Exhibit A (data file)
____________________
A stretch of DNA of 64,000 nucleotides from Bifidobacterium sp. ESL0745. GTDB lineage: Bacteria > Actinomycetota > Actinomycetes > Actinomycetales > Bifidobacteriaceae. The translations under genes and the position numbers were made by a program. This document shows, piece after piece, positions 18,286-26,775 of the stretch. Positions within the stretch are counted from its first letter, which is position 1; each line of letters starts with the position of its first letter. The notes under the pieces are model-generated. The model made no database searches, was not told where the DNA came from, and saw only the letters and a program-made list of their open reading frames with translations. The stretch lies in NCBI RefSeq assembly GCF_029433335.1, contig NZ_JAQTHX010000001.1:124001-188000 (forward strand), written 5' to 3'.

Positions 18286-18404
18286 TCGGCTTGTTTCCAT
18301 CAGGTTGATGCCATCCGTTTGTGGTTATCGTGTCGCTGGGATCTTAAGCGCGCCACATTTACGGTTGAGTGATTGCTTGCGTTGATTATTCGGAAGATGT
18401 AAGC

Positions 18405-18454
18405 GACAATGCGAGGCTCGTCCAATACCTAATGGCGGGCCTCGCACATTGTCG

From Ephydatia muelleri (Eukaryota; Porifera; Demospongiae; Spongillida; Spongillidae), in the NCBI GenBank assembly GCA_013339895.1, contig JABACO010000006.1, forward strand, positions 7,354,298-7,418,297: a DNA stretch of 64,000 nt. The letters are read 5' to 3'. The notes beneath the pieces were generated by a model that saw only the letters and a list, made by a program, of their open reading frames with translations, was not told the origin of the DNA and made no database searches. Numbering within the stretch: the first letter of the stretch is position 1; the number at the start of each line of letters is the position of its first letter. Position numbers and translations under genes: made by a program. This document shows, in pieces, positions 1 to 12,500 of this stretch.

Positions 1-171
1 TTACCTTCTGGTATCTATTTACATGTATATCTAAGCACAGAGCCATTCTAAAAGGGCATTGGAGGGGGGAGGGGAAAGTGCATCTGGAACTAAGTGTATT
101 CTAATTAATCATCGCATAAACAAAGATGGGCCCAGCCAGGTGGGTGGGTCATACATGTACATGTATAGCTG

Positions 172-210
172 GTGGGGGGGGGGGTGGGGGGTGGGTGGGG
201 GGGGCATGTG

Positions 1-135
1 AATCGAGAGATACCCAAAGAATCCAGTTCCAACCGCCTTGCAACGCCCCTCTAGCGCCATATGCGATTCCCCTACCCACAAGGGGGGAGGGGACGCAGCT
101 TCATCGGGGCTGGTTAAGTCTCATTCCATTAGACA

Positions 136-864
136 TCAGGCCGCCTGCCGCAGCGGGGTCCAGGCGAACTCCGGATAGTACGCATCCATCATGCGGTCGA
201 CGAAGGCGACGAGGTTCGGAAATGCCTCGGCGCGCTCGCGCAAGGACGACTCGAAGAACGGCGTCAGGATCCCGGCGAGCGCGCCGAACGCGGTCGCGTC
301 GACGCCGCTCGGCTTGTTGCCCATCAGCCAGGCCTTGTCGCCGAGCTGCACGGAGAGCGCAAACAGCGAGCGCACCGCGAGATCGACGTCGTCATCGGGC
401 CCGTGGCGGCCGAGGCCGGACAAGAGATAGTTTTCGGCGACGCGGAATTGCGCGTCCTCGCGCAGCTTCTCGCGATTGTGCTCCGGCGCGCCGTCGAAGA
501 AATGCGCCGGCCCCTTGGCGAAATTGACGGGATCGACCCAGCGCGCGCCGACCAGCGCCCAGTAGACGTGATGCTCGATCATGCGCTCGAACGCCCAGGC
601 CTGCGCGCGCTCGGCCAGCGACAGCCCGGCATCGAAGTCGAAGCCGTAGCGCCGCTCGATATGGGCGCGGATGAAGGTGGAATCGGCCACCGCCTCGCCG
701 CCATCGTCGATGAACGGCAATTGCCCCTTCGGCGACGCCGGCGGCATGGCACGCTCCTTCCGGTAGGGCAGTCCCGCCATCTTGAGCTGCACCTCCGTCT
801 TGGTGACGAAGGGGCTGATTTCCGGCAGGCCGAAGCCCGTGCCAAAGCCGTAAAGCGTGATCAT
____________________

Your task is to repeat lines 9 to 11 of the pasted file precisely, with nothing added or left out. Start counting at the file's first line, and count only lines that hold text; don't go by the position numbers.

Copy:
Positions 1-171
1 TTACCTTCTGGTATCTATTTACATGTATATCTAAGCACAGAGCCATTCTAAAAGGGCATTGGAGGGGGGAGGGGAAAGTGCATCTGGAACTAAGTGTATT
101 CTAATTAATCATCGCATAAACAAAGATGGGCCCAGCCAGGTGGGTGGGTCATACATGTACATGTATAGCTG